Implications of early failure of superficial femoral artery endoluminal interventions.

Published

Journal Article

Although the long-term (>30 days) effects of endoluminal treatment of superficial femoral artery (SFA) disease have been well studied, the implications of early (< or =30 days) failure are still unclear. We examined the consequences of early failure after endovascular treatment of the SFA. We anticipate that early failure will not be associated with significant morbidity and mortality and will not interfere with surgical bypass options. A prospective database of patients undergoing endovascular treatment of the SFA between 1986 and 2004 was maintained. Intention-to-treat analysis was performed. Angiograms were reviewed in all cases to assess lesion characteristics and pre- and post procedure runoff. Results were standardized to current Transatlantic Intersociety Consensus (TASC) and Society for Vascular Surgery (SVS) criteria. There were 441 limbs in 360 patients (70% male, average age 65 years) that underwent endovascular treatment. There was early failure in 39 procedures (8%). Twenty-nine cases (74%) failed immediately (<24 hr), and 10 cases (26%) failed within the first 30 days following intervention. Factors that predicted failure were TASC category D and preprocedural SVS symptom grade > or =5. The 90-day mortality in the group was 0%, and major morbidity was 4%. No emergent endovascular intervention, bypass, or unplanned amputation occurred within 30 days of these failures. There was no change in the level of amputation or the level of distal anastomosis of a bypass graft as a result of an early failure. Early failure of endoluminal therapy for SFA disease is not associated with significant morbidity and mortality. Options for surgical bypass are not compromised, and the amputation level is not altered. Aggressive endoluminal approaches to SFA disease should be considered as a first-line therapy in all patients.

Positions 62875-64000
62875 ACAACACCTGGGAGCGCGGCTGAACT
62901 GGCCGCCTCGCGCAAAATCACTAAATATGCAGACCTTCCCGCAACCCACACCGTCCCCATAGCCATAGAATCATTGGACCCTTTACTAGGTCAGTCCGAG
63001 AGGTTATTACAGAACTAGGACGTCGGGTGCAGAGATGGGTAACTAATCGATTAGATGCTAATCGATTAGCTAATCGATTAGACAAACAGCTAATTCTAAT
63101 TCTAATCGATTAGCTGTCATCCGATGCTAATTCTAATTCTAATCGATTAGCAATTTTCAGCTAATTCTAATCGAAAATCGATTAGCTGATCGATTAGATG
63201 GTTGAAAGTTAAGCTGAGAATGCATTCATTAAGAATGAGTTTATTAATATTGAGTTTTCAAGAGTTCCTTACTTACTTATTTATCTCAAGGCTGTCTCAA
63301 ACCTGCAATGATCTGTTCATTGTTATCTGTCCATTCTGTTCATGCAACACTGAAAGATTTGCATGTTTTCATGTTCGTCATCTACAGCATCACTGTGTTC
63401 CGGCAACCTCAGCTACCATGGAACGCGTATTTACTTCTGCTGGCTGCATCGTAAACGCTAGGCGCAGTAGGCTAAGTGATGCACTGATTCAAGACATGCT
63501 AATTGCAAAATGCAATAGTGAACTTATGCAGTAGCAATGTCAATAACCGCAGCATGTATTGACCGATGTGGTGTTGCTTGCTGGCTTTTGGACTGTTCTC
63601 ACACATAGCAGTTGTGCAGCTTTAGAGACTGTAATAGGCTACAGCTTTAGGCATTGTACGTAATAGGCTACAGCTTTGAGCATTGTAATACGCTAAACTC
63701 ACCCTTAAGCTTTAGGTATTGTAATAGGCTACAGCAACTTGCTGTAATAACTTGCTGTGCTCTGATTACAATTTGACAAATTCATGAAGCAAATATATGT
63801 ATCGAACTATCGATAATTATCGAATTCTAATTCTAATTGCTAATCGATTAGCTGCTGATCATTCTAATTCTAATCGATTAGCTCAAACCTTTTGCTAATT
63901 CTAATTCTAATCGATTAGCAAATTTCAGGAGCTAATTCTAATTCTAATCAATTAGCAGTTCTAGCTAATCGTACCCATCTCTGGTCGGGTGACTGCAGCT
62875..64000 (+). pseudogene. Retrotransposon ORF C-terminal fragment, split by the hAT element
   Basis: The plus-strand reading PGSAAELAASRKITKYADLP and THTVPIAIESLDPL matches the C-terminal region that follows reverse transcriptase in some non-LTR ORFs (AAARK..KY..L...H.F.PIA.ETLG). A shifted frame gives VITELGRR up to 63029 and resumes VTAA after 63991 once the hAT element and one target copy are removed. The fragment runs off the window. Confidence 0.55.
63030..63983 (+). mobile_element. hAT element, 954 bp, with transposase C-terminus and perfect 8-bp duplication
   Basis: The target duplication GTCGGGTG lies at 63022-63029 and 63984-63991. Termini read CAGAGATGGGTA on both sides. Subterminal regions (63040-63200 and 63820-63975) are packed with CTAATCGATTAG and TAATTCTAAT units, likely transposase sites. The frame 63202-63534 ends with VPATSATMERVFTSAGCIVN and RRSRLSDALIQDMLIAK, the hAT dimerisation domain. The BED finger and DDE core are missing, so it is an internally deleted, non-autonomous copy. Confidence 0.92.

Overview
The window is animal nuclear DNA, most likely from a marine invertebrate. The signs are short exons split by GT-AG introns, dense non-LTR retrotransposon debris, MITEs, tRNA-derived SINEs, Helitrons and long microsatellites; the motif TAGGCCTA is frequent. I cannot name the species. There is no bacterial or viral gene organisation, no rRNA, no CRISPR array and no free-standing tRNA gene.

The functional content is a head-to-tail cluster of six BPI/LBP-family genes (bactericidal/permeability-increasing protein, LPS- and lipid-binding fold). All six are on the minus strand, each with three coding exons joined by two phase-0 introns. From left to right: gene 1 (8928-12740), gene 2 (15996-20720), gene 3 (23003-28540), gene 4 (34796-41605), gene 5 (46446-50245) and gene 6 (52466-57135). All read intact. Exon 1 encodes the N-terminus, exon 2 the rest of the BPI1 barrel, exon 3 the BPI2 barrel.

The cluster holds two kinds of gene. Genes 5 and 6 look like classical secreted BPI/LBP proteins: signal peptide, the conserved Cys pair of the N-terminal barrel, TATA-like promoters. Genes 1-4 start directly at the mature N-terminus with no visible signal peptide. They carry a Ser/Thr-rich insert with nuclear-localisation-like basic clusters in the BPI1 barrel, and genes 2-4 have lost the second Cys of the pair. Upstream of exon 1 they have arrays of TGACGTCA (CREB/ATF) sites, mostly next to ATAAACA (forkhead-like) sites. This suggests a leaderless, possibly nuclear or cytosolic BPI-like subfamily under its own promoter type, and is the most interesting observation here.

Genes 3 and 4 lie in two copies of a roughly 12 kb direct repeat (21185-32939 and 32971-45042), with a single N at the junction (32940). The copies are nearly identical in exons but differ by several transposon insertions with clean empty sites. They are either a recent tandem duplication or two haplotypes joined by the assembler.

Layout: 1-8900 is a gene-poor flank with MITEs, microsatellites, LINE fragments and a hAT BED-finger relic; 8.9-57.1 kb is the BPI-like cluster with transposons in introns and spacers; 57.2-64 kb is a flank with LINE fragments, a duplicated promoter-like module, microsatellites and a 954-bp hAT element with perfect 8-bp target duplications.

Full Text

Duke Authors

Cited Authors

  • Galaria, II; Surowiec, SM; Rhodes, JM; Shortell, CK; Illig, KA; Davies, MG

Published Date

  • November 2005

Published In

Volume / Issue

  • 19 / 6

Start / End Page

  • 787 - 792

PubMed ID

  • 16228807

Pubmed Central ID

  • 16228807

Electronic International Standard Serial Number (EISSN)

  • 1615-5947

International Standard Serial Number (ISSN)

  • 0890-5096

Digital Object Identifier (DOI)

  • 10.1007/s10016-005-7972-4

Language

  • eng